The extreme protection of his mother, the early departure of his father when the boy was nine years old, and the little support of his older brothers, made him a fragile being with a weak future. No one cared weather he continued his studies or not and the only thing he did at his young age, was to help here and there in some trade, when he reached adulthood without any art or profession, he works as a construction assistant while the vice for beer consumes him. Although he is a man who lived in a humble and healthy environment, at the death of his mother, he let himself be carried away by terrible emotional situation that surrounded him, his self-esteem hits bottom and there is no human power to take him out of that state.

Why, for countless decades, have there been and currently are many young people who are not yet fourteen years old and are inmates in reformatories for criminal offenses?

We adults are very guilty, because we ignore many responsibilities towards children; we do not dedicate time, we give them pleasure in everything material and we accept unhealthy situations, perhaps, for no stopping to analyze the possible consequences. We do not need technology or artificial intelligence –AI-, to help build a spiritually and morally better world. The young people need us and I have proved it!.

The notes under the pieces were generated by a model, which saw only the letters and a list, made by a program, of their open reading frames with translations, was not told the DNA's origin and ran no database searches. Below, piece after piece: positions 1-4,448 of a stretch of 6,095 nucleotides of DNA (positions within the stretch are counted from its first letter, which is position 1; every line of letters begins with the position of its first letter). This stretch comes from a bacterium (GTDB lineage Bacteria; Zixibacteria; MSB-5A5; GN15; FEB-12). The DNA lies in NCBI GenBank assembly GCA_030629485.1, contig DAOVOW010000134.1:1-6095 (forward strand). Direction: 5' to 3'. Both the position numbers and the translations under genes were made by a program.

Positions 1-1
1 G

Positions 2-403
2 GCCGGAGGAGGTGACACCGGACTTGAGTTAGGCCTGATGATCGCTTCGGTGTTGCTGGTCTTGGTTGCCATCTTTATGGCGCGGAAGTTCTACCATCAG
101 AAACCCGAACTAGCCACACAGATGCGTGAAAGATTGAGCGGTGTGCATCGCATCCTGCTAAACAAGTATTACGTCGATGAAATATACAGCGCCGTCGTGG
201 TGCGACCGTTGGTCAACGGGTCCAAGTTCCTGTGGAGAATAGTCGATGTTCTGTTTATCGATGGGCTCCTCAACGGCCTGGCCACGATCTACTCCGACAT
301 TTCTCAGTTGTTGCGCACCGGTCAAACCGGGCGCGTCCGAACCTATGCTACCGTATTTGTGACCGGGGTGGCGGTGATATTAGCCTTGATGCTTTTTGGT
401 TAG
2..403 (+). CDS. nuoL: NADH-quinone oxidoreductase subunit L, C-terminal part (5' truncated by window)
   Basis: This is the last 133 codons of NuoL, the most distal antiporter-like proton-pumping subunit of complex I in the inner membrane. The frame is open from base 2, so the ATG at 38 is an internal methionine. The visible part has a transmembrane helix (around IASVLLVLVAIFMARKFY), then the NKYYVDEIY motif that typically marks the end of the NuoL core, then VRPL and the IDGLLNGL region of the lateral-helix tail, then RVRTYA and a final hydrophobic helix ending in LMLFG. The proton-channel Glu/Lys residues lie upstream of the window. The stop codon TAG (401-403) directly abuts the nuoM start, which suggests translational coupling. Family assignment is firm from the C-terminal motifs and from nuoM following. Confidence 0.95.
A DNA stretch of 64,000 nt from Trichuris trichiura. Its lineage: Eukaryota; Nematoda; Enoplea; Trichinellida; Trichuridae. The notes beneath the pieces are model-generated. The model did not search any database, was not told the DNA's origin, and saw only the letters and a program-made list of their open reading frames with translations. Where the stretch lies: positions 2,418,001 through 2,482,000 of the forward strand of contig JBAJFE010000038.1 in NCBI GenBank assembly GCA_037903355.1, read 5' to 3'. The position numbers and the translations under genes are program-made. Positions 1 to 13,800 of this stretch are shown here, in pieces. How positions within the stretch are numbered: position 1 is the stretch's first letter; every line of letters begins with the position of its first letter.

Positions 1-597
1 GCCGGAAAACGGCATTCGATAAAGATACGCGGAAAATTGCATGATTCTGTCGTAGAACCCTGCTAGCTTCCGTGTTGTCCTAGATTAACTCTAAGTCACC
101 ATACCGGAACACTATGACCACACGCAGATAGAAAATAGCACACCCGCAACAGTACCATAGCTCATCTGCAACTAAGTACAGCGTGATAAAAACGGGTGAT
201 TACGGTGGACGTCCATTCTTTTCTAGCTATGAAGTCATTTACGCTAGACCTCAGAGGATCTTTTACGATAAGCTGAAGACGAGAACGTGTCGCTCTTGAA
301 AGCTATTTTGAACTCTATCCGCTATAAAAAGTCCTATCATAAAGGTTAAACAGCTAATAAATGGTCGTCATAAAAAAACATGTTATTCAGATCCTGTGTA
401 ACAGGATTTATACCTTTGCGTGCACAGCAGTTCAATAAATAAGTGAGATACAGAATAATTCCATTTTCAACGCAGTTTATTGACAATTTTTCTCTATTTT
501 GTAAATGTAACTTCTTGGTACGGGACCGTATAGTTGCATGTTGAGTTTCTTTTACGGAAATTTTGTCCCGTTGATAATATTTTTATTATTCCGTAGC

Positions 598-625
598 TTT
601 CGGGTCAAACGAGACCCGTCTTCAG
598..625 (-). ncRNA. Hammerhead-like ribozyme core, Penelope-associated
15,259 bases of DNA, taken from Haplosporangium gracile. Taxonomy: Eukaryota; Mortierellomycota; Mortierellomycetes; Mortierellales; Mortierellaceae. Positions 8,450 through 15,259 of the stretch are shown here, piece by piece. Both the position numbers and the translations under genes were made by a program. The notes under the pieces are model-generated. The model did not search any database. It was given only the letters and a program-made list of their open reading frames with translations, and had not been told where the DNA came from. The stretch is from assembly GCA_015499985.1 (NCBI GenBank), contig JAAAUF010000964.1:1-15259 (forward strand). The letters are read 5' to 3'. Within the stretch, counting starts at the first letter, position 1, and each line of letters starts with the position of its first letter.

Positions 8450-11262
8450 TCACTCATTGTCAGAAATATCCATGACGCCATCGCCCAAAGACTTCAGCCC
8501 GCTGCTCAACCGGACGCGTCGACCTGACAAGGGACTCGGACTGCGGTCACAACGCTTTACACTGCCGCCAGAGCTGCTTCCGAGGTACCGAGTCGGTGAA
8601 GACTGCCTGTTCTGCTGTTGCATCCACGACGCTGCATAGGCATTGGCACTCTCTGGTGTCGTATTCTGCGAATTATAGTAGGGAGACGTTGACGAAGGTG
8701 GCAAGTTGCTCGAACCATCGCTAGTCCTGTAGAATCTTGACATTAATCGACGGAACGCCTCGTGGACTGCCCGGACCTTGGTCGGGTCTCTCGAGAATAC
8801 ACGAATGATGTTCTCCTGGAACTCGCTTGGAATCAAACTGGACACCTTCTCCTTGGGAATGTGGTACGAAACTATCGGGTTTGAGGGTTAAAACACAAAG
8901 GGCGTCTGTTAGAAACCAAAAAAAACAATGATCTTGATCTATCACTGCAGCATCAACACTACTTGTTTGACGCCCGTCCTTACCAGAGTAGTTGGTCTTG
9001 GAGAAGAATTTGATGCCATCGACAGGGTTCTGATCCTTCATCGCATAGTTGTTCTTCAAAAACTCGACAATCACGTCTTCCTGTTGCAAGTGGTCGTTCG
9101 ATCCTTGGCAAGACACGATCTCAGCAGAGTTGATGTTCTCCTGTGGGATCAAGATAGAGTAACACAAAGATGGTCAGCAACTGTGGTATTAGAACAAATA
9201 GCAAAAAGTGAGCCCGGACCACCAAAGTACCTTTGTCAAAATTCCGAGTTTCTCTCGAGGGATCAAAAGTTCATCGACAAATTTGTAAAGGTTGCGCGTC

I confess as a personal satisfaction, that it is a pleasure to talk with children and young people about elementary topics, which fascinates me to share. I am filled with joy when I remember that here has not been a child who has rejected my talk and what is better is that parents approach me to talk to their children, as if they knew me, a situation that has happened to me several times.

An example of this was last Sunday when I was lining up in a restaurant and in front of me was a father of a family with his son of approximately nine year of age. The man turned to look as if wanting to find someone to listen to him since he was at crossroads, not knowing what to say to his child. The line was long so his wife and daughter were looking at the show cases of the next store. He turned to me smiling and in front of the child said: “Imagine that I took my child to see a movie and I did not see the billboard and I was wrong, we stayed until the end and my son came out upset because that was not the movie he wanted to see. At that comment, I thought for a few seconds and quietly said to the two: “well, in life we all made mistakes at some time, and looking at the child, I said: but you know something?, you have not noticed the great treasure you have…, -the boy looked at me expectantly-, you are lucky that you have not even thought about it…, yes, look at your dad, you have the happiness of having your father, the column of steel where you can lean on; how many children do not have a father? My nephew lost his father when he was a child and I do not even know what to tell him…, it was terrible. (There was no point in telling him more”)”.